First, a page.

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The Ventriloquist is the latest short film by Armchair Productions a Sydney-based animation and content studio.

Each year the studio makes at least one short. Created between paid jobs, the films serve as a training ground for animation interns to get real project experience without being taken advantage of on paid jobs.

We talked with Stefan Wernik, Founder & Creative Director of Armchair about his experiences on making an original animated short film and some of the concepts and challenges behind it. We also asked him about the state of the Animation Industry in the Harbour City.

Ozanimate: Tell us about The Ventriloquist, where is it coming from and what were some of the motivations behind the short?

Stefan Wernik: Our idea is to create a short film each year for two main reasons; because we love animation and because we wanted our interns to work on real world projects without taking advantage of them on paid jobs. We commissioned some writers we’d been working with on series projects to create some short film ideas and this is the one we liked best. I gave them the parameters that they could only use one or two locations and a no more than 3 characters. I’ve learned that short films need to be manageable in terms of scope or they will never get finished.

I expanded the original idea which had the manger catching the doll in the shower to give her more motivation to finally show herself. I felt it gave the doll more pathos and added themes of celebrity and who actually takes credit for the work? Some of it comes from the idea of the auteur which has always interested me so maybe that’s why I was drawn to this story.

The Ventriloquist – Colour Script

Oz: Your signature style seemed to be this interesting mix between 2D and 3D, can you share some of the process used to achieve this aesthetic?

Stefan: The beauty of 3D software is that it’s so flexible and can create any look. For some studios this has lead them to chase photo real images, for us it’s lead to making 3D as painterly as possible. It’s the production paintings from feature films rather than the finished work that inspires us. We want work to be glitched ,messy and human something where you can feel the stroke of the pen. We love to mix 3D with 2D to create a hybrid look. In this project we took influences from children’s illustrations and drawings.  The final rendered look took many passes each distressed in After Effects to get a style that match the roughness of the backgrounds.  Some of the secret to getting a good look is adding a lot of the colour and shadow into the textures. For the camera moves we referenced old Disney cartoons like ‘The Old Mill’ and were inspired by the multi plane camera look that was pioneered by those early shorts. It was all modelled in Blender and animated in Maya.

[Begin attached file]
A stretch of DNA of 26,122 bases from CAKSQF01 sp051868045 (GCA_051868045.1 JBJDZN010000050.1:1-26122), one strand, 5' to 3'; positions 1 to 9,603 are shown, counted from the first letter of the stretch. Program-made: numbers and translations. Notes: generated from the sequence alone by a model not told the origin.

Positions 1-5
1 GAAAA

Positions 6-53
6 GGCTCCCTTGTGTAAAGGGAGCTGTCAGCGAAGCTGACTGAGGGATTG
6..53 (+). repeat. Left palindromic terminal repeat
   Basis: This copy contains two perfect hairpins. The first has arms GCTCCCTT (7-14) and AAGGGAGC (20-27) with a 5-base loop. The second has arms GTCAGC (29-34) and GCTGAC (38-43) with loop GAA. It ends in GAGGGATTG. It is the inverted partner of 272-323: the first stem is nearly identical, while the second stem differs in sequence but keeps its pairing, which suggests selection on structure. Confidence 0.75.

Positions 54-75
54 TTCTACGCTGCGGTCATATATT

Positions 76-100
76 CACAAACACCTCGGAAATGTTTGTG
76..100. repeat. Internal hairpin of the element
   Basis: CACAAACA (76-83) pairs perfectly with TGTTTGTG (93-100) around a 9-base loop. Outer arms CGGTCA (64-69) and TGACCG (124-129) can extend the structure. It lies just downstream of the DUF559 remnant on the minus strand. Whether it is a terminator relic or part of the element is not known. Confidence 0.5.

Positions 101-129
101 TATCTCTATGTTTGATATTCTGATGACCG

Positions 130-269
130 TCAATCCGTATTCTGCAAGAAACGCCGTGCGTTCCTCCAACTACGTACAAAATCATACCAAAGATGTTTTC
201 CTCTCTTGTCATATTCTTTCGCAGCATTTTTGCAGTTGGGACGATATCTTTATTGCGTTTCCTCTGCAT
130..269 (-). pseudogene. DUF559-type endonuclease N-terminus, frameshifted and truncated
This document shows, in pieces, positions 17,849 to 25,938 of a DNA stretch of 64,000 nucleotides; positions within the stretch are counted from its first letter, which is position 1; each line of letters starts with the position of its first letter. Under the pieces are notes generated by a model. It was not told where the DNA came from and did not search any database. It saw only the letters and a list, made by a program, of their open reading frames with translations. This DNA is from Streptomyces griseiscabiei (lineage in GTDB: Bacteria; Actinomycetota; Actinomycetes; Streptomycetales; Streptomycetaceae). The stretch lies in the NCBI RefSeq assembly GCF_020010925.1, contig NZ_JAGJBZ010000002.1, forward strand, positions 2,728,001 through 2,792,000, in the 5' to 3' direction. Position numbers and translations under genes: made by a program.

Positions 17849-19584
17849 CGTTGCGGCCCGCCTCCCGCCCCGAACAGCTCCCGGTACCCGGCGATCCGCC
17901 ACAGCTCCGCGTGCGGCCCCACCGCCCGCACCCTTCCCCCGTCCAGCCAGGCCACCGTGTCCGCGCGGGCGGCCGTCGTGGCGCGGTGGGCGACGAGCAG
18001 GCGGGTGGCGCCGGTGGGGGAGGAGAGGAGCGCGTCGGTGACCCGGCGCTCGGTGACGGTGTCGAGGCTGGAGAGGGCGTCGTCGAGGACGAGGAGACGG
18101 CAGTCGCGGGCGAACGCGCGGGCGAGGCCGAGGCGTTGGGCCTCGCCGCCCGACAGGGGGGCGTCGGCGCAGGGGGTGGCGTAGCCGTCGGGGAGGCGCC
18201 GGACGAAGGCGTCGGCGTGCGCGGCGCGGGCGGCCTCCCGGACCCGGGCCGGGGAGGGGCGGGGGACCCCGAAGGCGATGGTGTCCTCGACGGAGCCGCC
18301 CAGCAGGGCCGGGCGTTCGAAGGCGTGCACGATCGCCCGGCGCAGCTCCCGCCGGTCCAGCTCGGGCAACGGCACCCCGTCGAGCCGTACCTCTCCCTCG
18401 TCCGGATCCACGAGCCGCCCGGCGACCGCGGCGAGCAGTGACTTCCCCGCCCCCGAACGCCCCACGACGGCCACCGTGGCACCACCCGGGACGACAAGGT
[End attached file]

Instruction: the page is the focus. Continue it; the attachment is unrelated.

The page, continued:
Oz: How important is it for a studio to be working on their own passion projects and IP?

Stefan: Isn’t it the reason we all got into animation? We all want to create films that mean something to us and hopefully other people. I salute anyone who creates a film and gets it out there, good or bad. It’s a huge effort but always worth it. We’re actually working on our next film already, again keeping the scope manageable. As I’ve mentioned it’s a way of training new animators, trying new techniques or just getting a rest from the commercial world. We’re also working on several series ideas which are our own IP.  A few people have asked to see more of the Ventriloquist. This is definitely a world I’d like to expand on, how did the doll come to be alive, are there other puppets that are alive too, will she ever be able to reveal herself, what keeps the Ventriloquist from decomposing? I see the series being for an adult audience in the vein of Bojack Horseman. It’s something we’ll be exploring in the future.

Oz: What is the Sydney Animation scene like in your eyes?

Stefan: There’s a lot more studios in Sydney then ever before, which is good for a vibrant animation scene. There’s big budget animated films that are made here, like The Lego Movie(and all the spin offs), Happy Feet and currently the Peter Rabbit film. That keeps a large amount of animators employed.  It also helps flow work into more independent studios and we get a chance to go after US and UK adverts as well. However, this only happens on a large scale when the exchange rate is favourable.

In the independent world our lack of population means there’s not that much state funding for the arts, but it also means that there’s less people going for the money that is there. The lack of population effects funding in other ways as TV and other media channels have less money to spend on product. If you want to get a series made it’s very rare for it to be fully funded in Australia.

Advertising budgets (which is how most studios fund their short film projects) are generally much smaller in Australia than in Europe. You do rely on getting those jobs floating in from abroad. We have an agent in the US which definitely helps us.

Having said that it’s harder to get your first break in the industry at the moment. So much of the basic series animation work has gone abroad. That’s how I and most of the people I know became decent animators, by knocking out 250 frames a day. We’re trying to bring people in as interns and I’m glad to say all of the people that we’ve mentored are in the industry now.

CREDITS:

Director and Producer: Stefan Wernik
Writer: Jason J. Cohn
Animator,Compositing and Rigger: Arthur Collie
Designer: Alexander Watson
Backgrounds and additional design: Deanna Hewitt
Character modelling: Tristan Lock
Animator: Jason Cho
2D FX Animator: Quentin Cordonnier
Voice Actors: Natasha Beaumont and Gavin Vance
Music: Stephen Frost stereocouture.com/

 

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